D.E. Stevenson honoured at childhood home

D.E. Stevenson honoured at childhood home

May 25, 2017

On 24 May 2017, a plaque commemorating the life and work of Edinburgh author Dorothy Emily Stevenson was unveiled at 14 Eglinton Crescent, now known as the Victorian Townhouse, where she spent her childhood.

Best known for her Mrs Tim books, Dorothy Emily Stevenson authored more than 40 books, selling in excess of 7 million copies. She was a prolific writer, covering a number of genres, including drama, romance, and sci-fi, and according to her granddaughters, was known to ‘sneak into the attic of her home at Eglinton Crescent to write without anybody knowing’.

Stevenson’s granddaughters, Penny Kent and Wendy Simpson, came to Edinburgh for the occasion to help us unveil the plaque. It was Penny Kent who discovered five more of Stevenson’s book in her home in Hartfordshire, which then went on to be published by Grey Ladies Books in Edinburgh.

The unveiling of Stevenson’s plaque in the New Town came about as a result of the Commemorative Plaque scheme run by Historic Environment Scotland. The Trust nominated three female writers deserving of such commemorations; all of whom were chosen. The other women include Sarah Siddons Mair, campaigner for women’s suffrage and education, and Susan Ferrier, a novelist widely recognized as ‘the Scottish Jane Austen’.

Ali Bowden, Director of the City of Literature Trust, says:

‘As a UNESCO City of Literature we are proud to have the world’s tallest monument commemorating an author, the glorious Scott Monument on Princes Street. We are a city that has striking statues marking our great literary heritage, however, these all represent male writers and it is time that our many female writers, from across the centuries, are recognised and seen on our streets, and these plaques are a great way of helping us to redress this balance.’

 

Dorothy Emily Stevenson (1892–1973)
Born on 18 November 1892 into a family of well-kent engineers and writers, Dorothy Emily Stevenson authored more than 40 books selling in excess of seven million copies. After penning two books of poetry, her first published novel was Peter West, which originally appeared as a serial in Chambers’ Edinburgh Journal. She then went on to write the popular Mrs. Tim books: Mrs. Tim of the Regiment (1932), Mrs. Tim Carries On (1941), Mrs. Tim gets a Job (1947), and Mrs. Tim Flies Home (1952).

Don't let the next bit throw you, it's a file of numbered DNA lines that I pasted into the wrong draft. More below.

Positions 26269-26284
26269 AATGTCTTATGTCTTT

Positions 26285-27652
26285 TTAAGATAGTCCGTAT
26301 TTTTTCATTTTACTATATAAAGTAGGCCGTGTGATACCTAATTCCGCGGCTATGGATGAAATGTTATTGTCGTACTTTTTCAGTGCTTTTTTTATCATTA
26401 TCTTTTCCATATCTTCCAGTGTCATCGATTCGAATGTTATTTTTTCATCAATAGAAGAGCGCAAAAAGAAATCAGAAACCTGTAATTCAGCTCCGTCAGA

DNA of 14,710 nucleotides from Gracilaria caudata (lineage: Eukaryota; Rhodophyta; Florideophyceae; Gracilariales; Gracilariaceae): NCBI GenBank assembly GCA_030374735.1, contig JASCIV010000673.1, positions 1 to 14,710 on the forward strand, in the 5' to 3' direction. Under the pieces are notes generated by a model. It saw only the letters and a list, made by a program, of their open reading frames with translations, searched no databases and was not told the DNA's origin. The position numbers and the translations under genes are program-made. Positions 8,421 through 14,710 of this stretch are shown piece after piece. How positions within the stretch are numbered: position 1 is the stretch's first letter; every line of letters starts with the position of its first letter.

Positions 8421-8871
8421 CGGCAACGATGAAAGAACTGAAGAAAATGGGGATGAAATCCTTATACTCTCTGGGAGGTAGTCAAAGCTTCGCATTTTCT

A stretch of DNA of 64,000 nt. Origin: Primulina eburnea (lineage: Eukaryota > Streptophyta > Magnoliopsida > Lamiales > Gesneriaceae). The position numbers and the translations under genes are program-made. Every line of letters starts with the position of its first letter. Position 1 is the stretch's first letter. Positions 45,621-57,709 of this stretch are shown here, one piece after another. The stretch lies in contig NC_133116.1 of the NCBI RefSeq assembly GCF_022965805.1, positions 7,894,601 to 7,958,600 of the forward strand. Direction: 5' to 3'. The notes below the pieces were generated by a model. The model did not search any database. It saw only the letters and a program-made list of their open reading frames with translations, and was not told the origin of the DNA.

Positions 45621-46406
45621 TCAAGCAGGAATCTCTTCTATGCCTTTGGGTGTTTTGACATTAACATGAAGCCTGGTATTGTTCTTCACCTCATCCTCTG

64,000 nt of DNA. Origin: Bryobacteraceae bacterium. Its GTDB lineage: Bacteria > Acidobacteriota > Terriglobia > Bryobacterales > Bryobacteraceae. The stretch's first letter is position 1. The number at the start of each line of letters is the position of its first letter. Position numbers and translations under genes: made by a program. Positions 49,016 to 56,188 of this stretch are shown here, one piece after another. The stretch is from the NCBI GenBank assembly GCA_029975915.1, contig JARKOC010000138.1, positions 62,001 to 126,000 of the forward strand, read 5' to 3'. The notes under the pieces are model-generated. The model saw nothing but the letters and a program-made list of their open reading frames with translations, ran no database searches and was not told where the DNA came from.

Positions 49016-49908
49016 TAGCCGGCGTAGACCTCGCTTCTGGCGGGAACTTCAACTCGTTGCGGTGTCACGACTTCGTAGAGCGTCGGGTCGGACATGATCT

Her work has recently been reprinted by Persephone Books, and by Bloomsbury, who reprinted Mrs Tim of the Regiment in 2009. D.E. Stevenson will be celebrated with a plaque at her former home, 14 Eglinton Crescent, which today is The Victorian Town House Bed and Breakfast. To find out more about this popular author and to read her work visit Persephone Books and Bloomsbury.

Sarah Siddons Mair (1846 – 1941)

Granddaughter of the actress Sarah Siddons, Sarah Siddons Mair was born at 29 Abercromby Place in Edinburgh and made her name as a writer, reviewer and founding editor of the Ladies’ Edinburgh Magazine. In 1865 she established the women-only Edinburgh Essay Society, the first formalised society in Scotland to debate the right for women to have the vote. Siddons Mair became president of the Edinburgh National Society of Women’s suffrage in 1906, and she received an honorary LLD from Edinburgh University in 1920 and was made a Dame of the British Empire in 193. She died at the age of 94 in 1941 and her funeral was held at Edinburgh’s St Mary’s Cathedral.

The plaque will be placed at 29 Abercromby Place, where Mair was born and where the Edinburgh Essay Society was formed. Today the building houses The Royal Scots Club, founded in 1919 as a tribute to those who fell in the First World War. To find out more about this inspiring women take a look at David Finkelstein and Alistair McCleery’s The Edinburgh History of the Book in Scotland: Professionalism and diversity 1880–2000.

Susan Edmonstone Ferrier (1782–1854)
Susan Edmonstone Ferrier (1782 – 1854) holds an important place in the history of Scottish literature, standing alongside her contemporaries Mary Brunton and Christian Isobel Johnstone in developing a tradition of national domestic fiction in post-Enlightenment Scotland. She is widely considered to be Scotland’s Jane Austen. Ferrier wrote and published three hugely popular novels in her life: Marriage (1818), The Inheritance (1824), and Destiny (1831). Ferrier’s novels are known for the satirical way in which they observe society, and she was a close friend and long-time correspondent of Sir Walter Scott.

The plaque to Ferrier will be placed at East Morningside House, where Ferrier lived with her father and wrote much of her novel The Inheritance. Many of her novels are still in print and available at Book Depository, and you can find out more about her at the National Library of Scotland.